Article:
An unprecedented public meeting between officials from U.S. and Taiwan has infuriated China but portends the Biden administration’s new plans for handling relations with the strategically consequential country Beijing considers a renegade province.
Chinese state media on Monday highlighted outrage from its government about a lunch meeting on Friday between the top U.S. and Taiwanese diplomats based in France.
“There is only one China,” China’s Embassy in France said in a statement released Sunday, according to a translation. “Taiwan is an inalienable part of Chinese territory, and the government of the People’s Republic of China is the only legal government representing all of China. This is a fact recognized by the entire international community and a fundamental norm in international relations.”
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In a tweet on Friday accompanying the meeting, U.S. Charge d’Affaires in France Brian Aggeler cited “our shared democratic values and the importance of Taiwan for security and prosperity in the Indo-Pacific.”
Pentagon officials have begun referring to the island nation as “Fortress Taiwan” in acknowledgment of its position as a front line against Chinese expansionism and among Beijing’s next targets in its apparent attempts to establish dominance in its region.
Beijing on Monday claimed that the meeting violates a series of agreements brokered between the U.S. and China beginning in the 1970s – known as the Three Communiques – that attempt to normalize relationships between the two economic superpowers while also allowing Washington to acknowledge Taiwan’s critical role as a friendly and increasingly significant democracy in East Asia.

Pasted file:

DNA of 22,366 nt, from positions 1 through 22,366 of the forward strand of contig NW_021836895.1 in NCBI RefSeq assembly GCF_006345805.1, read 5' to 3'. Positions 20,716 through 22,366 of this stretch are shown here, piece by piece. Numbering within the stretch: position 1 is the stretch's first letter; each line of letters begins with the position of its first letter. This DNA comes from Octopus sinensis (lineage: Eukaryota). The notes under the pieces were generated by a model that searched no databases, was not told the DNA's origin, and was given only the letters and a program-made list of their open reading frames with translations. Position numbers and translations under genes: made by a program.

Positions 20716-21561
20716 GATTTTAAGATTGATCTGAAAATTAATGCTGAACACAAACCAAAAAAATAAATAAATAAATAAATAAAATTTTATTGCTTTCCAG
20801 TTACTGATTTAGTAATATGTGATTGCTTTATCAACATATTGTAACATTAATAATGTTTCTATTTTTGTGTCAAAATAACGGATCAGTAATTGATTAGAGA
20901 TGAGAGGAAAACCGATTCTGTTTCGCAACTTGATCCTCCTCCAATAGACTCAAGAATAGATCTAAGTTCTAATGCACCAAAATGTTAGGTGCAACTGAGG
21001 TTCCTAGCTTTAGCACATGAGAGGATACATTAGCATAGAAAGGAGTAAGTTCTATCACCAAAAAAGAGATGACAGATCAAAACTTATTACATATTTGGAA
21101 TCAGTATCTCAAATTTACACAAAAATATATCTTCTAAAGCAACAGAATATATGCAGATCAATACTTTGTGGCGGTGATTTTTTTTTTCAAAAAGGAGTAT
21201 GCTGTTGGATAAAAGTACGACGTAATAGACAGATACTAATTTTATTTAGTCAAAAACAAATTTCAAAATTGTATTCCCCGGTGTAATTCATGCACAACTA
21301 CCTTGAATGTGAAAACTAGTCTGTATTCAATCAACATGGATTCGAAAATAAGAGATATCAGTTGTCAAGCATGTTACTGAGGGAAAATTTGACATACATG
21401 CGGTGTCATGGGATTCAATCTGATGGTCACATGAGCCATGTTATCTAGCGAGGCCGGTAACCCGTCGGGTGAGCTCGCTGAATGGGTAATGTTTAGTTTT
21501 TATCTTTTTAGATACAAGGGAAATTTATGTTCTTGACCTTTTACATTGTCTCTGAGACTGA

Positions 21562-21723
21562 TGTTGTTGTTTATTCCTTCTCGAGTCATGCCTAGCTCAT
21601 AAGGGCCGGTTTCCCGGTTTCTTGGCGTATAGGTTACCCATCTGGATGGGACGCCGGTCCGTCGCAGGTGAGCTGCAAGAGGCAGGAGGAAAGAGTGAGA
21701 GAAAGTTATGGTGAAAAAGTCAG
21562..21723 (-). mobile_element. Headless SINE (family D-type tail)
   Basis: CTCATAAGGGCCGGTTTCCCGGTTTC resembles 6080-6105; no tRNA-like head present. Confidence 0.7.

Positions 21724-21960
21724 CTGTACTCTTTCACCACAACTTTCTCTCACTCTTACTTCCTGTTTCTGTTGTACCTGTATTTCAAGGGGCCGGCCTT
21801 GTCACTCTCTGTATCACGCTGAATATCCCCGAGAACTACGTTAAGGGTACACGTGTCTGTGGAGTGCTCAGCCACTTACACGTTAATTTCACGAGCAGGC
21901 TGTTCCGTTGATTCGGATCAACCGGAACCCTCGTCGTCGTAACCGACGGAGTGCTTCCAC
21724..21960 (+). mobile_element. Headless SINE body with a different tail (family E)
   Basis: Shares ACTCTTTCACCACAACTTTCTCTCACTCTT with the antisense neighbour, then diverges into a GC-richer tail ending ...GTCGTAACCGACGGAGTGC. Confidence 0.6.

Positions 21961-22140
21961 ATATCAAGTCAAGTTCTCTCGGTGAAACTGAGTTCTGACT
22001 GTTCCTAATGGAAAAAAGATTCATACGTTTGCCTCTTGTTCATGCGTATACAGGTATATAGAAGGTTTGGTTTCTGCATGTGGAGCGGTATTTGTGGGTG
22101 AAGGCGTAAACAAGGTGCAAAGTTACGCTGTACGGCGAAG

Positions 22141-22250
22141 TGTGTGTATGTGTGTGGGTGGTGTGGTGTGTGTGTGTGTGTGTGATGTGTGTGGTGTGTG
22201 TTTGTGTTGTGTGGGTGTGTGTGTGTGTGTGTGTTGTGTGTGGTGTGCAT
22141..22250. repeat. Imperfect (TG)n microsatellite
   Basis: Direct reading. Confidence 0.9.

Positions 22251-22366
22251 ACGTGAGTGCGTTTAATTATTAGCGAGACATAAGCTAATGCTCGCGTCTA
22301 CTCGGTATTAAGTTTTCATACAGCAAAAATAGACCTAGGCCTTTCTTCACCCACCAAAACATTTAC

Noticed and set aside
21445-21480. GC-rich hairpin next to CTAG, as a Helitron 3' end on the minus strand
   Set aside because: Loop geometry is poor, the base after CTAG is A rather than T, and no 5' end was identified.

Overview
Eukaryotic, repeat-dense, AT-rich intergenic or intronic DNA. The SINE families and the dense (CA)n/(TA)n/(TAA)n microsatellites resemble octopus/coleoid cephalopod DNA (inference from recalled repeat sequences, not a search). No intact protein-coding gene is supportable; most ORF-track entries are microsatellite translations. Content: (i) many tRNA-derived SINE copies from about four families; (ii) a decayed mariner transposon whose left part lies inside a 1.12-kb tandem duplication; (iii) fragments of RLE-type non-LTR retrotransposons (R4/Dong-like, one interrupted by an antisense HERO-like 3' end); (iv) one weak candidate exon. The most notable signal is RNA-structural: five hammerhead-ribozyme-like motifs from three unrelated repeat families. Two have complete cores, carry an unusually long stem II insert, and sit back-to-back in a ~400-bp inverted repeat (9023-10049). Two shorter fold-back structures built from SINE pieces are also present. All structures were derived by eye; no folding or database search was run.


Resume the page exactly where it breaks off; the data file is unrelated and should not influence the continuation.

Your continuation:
The Chinese Embassy in France in its statement – seen as aligned with the Chinese Communist Party’s stance – demanded the U.S. cease any similar interactions in the future “and stop using the Taiwan question to undermine China-U.S. relations.”
Those who follow the issue closely say Friday’s meeting demonstrates the new tack the Biden administration has taken, shown through instructions it issued to U.S. diplomats in early April granting them greater leeway to meet with officials from Taiwan.
“It is likely the publicity of such meetings that Beijing most strongly objects to. China’s [Ministry of Foreign Affairs] is then compelled to make a response,” says Bonnie Glaser, director of the German Marshall Fund’s Asia Program.
Taiwanese diplomats and their American counterparts must have met many times in the past, though those meetings would have been shielded from public view to avoid Beijing’s ire.
“With the issuance of the new contact guidance, meetings like this will become routine,” Glaser says. “China will have to get used to the ‘new normal.'”
Taiwan has long sought stronger relations with the U.S., beyond the “interest stations” each country maintains in each other’s country – a symbolic step down from a traditional embassy led by an ambassador. However, Secretary of State Mike Pompeo began chipping away at those norms in the waning weeks of former President Donald Trump’s tenure in January, following on the administration’s hard-line approach last year as it blamed China for the global pandemic and manipulative economic and military practices.